LL.M: Take control of it

By Desiree Jaeger-Fine

If there is one thing that gets me out of bed every morning, it is knowing that we have complete control over our professional development.

During our time in the U.S., it may feel like there is a great deal over which we do not have control. As to things over which we really do not have control: forget them! Since by definition they are outside our power of influence, they are not worth the time or energy that many LL.M. students spend worrying about.

Examples are the rules and regulations to become admitted as a foreign attorney in a U.S. state, the paperwork we must collect and submit or any other administrative hurdle we must jump that is due to our status being a foreign student. There is nothing we can do about it other than do as required and move on.

But before deciding that something is outside of our sphere of influence, we must be certain that this is true. Many LL.M. students tend to think that things are outside of their control when in fact they are not, and there is much wisdom in knowing the difference.

If we cede power over things that in fact we can control, we yield too much. Have you met someone who is consistently late for class and deadlines and believes that she does not have control over time? She is mistaken.

Time is hers to control through advance planning with thoughtfulness and flexibility for unexpected contingencies.Have you ever met someone who blames the career services office for his lack of success? People like this deflect responsibility, and perniciously, they miss opportunities at self-improvement.

I recently met with a foreign attorney who seeks to work in the U.S. who handled a situation in a way that I thought was wildly inappropriate. When I discussed this with him the following day, he said, “I am just not very good at these things,” and he seemed content to leave it at that. I found his response to be an extreme, and frankly shocking, response to something the colleague realized was a serious shortcoming.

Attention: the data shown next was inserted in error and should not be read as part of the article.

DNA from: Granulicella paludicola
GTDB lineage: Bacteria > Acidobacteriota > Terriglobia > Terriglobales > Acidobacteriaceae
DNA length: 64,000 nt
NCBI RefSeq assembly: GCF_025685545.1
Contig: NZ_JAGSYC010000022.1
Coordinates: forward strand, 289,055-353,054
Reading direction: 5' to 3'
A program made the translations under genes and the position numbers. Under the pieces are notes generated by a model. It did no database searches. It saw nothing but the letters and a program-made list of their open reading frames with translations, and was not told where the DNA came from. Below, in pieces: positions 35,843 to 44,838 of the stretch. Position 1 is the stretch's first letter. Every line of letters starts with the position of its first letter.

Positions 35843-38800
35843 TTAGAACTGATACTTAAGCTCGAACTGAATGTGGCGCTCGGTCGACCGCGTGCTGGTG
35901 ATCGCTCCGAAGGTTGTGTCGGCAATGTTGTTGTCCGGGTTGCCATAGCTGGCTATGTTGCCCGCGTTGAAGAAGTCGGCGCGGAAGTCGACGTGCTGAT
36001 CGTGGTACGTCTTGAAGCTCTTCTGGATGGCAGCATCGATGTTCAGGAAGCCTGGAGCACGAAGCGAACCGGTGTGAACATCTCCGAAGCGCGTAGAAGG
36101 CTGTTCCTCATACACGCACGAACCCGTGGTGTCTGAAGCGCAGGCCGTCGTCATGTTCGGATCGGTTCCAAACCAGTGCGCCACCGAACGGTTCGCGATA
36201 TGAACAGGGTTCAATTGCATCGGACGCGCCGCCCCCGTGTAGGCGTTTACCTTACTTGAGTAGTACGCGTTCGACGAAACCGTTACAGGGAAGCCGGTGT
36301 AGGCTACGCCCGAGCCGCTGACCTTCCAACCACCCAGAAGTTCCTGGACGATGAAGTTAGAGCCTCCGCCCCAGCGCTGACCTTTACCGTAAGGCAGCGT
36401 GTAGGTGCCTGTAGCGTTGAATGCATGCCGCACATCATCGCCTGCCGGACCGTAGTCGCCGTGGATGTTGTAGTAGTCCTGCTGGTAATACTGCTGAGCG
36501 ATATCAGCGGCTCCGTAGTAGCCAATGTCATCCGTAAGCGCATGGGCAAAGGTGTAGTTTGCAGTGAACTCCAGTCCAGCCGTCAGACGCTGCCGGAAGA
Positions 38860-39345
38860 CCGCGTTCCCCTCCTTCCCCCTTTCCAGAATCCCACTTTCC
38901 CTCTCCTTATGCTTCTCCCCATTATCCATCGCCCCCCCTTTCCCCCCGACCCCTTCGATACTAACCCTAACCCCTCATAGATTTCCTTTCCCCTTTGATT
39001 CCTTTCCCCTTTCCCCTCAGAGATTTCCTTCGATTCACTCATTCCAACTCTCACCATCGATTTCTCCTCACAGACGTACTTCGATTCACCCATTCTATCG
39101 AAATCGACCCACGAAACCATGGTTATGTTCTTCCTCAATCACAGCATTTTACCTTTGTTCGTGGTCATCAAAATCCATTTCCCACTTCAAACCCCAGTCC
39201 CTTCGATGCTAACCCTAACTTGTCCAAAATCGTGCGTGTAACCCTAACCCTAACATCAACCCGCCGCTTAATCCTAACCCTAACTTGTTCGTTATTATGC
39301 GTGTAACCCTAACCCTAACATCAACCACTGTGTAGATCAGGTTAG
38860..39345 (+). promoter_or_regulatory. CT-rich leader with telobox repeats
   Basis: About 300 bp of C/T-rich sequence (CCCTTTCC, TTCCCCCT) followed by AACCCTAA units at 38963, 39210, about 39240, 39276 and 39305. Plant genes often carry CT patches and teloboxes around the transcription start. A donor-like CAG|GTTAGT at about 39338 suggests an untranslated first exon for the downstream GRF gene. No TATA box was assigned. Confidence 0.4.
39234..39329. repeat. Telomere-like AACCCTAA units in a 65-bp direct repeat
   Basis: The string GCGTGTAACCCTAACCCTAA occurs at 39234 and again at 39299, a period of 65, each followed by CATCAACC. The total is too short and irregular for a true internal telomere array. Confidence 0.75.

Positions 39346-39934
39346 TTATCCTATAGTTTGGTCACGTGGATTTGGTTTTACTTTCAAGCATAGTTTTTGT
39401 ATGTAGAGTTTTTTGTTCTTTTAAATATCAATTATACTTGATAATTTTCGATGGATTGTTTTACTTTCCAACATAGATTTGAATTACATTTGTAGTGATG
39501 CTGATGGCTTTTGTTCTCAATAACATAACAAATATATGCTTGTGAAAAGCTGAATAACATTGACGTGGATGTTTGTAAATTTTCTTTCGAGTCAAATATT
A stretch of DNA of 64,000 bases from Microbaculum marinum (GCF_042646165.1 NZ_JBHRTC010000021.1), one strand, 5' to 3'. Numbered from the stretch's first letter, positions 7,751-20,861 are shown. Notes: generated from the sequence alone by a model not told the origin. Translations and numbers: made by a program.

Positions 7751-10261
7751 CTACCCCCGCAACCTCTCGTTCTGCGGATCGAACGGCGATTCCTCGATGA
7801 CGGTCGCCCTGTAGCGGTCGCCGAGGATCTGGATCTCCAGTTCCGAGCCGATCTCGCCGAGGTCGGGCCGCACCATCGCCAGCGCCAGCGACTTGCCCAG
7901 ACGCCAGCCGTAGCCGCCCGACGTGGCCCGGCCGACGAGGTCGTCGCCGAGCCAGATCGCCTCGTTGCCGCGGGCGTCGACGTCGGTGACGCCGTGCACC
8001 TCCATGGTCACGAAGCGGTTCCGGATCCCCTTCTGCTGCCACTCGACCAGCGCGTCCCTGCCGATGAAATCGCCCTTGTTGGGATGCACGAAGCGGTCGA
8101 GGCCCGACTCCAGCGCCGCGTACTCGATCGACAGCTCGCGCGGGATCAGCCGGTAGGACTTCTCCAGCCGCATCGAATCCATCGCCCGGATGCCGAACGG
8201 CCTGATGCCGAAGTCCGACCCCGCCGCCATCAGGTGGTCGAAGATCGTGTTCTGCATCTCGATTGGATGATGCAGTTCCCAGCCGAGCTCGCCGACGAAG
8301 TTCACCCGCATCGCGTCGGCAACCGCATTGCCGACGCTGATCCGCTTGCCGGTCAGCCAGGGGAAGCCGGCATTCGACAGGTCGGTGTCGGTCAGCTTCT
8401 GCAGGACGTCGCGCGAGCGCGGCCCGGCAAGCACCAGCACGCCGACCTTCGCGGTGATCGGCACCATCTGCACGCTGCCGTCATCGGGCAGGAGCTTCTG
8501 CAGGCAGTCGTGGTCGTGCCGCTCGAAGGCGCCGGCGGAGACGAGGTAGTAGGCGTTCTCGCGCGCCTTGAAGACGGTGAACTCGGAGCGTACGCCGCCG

His attitude toward his behavior is superbly career limiting. It is no surprise that this attorney is someone who others view with a certain lack of seriousness. Stuck as he is with behavior that he is either unable or unwilling to change, he has lost control over an important element of his career.

There are so many ways in which each of us can take responsibility for our career development in the U.S. and the professional image we want to project. Each of us has complete control over our professional life, and it is the single most important factor in determining whether we satisfy or even exceed our goals—or fall short. It is also the single most valuable asset each of us has.

Take charge, recognize the control you have over your own success, and build the career you came here to accomplish.

Desiree Jaeger-Fine is director of International Programs at Brooklyn Law School and author of "A Short & Happy Guide to Networking" (West Academic Publishing) and "A Short & Happy Guide to Being Hired" (West Academic Publishing).